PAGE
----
On the tracks of customer information: timetable adjustments
When evaluating our services, the topic ‘customer information’ plays an important role. In this article series, we will introduce you to many motivated employees who are committed to ensure that you are well informed at all times, especially during periods of engineering and construction work. Updated timetables are essential for a good customer information. We talked to Lou, one of the employees who plays an important role in the configuration of timetables.
It is important to regularly update the timetables to ensure that customers don’t end up being surprised by planned engineering works. This prevents them from standing on the platform with no train at view or, vice versa, from thinking the train is cancelled even though it is running and in this case almost empty. Both situations should not happen and are the proof why constant adjustments are so important.
This is Lou’s task. Timetables, which are planned several years in advance, have to be adapted at short notice to take current circumstances into account, for example, when engineering work is due. It is precisely here that information, i.e. when, where and how trains run, is particularly important so that customers can prepare themselves for the new conditions and adapt their journey. “For the duration of engineering work, I look for an adapted, customer-friendly and understandable solution for everybody”, explains Lou.
Travel safely and comfortably and guarantee connections, even in times of engineering work
Lou has to consider many details while updating the timetables. How many clients are travelling on this section during this period? What rolling material has to be provided to transport these clients? How can the timetable be organised to provide the best possible service to customers despite engineering works? International factors also have to be taken into account and influence Lou’s work.
“When creating the timetables, I think for example of how many trains can be operated on this section despite engineering work. If substitution busses are used, I plan, together with my colleagues from the bus department, how often they run and pay attention that connections (trains and busses) can be assured at all times.”
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More departures, smaller busses
Another point is to assure that clients get to their destination comfortably and safely even during engineering works just as they would expect during normal traffic. For this reason, Lou coordinates with the person in charge of the buses how many buses are needed. To prevent the substitution buses from being to full, they ensure that buses depart regularly rather than having few big busses, which leave less often. This ensures that as many clients as possible can be offered a seat and that the amount of customers are more evenly distributed in the busses.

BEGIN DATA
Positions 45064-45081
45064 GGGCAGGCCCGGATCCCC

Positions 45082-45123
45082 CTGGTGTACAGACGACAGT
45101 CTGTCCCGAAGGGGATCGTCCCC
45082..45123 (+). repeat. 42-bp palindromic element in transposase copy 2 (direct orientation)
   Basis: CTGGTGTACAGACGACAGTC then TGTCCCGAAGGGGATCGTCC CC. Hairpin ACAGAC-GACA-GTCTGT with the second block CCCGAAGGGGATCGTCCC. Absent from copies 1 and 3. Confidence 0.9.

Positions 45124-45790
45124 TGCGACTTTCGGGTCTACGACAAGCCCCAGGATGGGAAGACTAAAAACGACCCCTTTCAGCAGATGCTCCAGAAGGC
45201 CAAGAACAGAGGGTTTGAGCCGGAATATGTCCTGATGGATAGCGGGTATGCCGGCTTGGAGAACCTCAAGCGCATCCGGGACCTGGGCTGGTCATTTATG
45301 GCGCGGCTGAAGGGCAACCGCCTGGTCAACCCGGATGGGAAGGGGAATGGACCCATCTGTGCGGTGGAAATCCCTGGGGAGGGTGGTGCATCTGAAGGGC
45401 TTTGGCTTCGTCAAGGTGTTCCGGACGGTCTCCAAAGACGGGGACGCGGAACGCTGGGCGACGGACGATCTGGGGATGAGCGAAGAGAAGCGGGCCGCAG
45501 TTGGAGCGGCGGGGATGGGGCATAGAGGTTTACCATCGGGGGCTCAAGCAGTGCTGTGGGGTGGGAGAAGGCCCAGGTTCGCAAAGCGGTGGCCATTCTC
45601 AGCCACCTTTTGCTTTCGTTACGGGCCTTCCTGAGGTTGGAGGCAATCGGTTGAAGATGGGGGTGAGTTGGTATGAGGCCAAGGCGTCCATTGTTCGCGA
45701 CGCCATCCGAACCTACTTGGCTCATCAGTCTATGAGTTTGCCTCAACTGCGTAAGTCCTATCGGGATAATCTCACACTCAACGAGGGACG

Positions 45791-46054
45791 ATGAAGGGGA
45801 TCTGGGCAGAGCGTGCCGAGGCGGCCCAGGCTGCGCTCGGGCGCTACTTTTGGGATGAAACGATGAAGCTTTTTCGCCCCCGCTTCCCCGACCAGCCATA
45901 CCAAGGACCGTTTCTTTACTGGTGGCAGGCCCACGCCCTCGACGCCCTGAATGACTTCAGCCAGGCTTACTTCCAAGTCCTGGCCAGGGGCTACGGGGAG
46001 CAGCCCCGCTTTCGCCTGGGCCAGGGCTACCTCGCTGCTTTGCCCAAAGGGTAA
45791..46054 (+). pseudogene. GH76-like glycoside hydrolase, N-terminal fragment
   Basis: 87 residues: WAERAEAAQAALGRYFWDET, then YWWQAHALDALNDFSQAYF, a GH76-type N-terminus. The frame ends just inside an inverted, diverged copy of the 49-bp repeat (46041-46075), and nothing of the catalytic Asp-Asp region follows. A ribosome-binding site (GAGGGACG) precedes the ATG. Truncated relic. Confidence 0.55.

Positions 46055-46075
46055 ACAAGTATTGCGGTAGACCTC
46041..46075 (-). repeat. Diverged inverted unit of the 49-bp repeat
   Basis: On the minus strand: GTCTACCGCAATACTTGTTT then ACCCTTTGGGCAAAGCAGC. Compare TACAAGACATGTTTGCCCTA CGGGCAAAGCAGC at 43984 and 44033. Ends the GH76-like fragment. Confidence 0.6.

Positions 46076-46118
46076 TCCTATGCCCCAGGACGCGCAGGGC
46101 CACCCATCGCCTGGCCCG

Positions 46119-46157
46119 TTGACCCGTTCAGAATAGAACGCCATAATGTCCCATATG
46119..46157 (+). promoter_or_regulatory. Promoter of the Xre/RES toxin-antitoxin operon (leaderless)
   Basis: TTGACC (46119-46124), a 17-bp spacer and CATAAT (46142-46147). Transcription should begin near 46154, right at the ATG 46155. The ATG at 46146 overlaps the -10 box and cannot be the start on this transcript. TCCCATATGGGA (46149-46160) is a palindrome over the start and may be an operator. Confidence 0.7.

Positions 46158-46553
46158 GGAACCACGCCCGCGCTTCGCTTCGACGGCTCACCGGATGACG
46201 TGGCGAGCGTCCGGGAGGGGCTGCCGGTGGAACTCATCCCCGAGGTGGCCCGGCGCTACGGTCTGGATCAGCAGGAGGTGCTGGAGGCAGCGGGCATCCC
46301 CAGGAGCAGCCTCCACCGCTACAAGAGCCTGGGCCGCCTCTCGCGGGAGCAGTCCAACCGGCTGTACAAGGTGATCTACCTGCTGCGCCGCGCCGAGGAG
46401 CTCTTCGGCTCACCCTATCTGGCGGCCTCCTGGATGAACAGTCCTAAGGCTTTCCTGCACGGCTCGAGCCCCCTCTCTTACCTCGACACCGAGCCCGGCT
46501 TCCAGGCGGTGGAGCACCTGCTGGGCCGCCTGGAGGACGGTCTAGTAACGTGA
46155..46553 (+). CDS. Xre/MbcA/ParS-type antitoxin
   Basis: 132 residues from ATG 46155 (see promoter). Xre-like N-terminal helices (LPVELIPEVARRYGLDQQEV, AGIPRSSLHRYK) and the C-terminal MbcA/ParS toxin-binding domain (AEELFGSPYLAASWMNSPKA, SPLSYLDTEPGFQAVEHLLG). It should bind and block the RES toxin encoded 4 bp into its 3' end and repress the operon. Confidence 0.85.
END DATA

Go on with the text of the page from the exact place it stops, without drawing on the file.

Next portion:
Timetable adjustments for special occasions
As a mobility partner, the CFL also adapt their timetable to major events and expand their train offer and capacities if required. On national holidays, or for concerts, festivals or events such as Esch2022, Lou schedules special trains, in order to give more people the opportunity to travel by public transport.
Adapted timetable-data on all platforms for a better overview
In the context of engineering works, changes in the timetable are usually published 2 to 3 weeks in advance to the event they are referring to. To ensure that clients are well informed, Lou and his colleagues upload useful information to the CFL website, such as the timetables for substitution services including graphics explaining the route to the substitution bus stops, or additional flyers about the adapted train service. Lou also passes on the information of the adapted timetable to Michel, who then includes it in the electronic timetable search. This ensures that the adjusted timetable is available in the CFL mobile app as well as on www.cfl.lu. Thus, clients are already well informed while planning their journey.
Communication is key
To ensure that clients are also well informed on site in the stations and at the stops, Lou sends the information to Noemie, who then prepares information signs and posters, which are then installed in the stations.
Finally, Lou also communicates the information about the adjusted timetables to all the municipalities located along the affected train section, which are concerned by the changes. The Mobility Centre also gets all the information so that clients find the same information everywhere, regardless of their information source.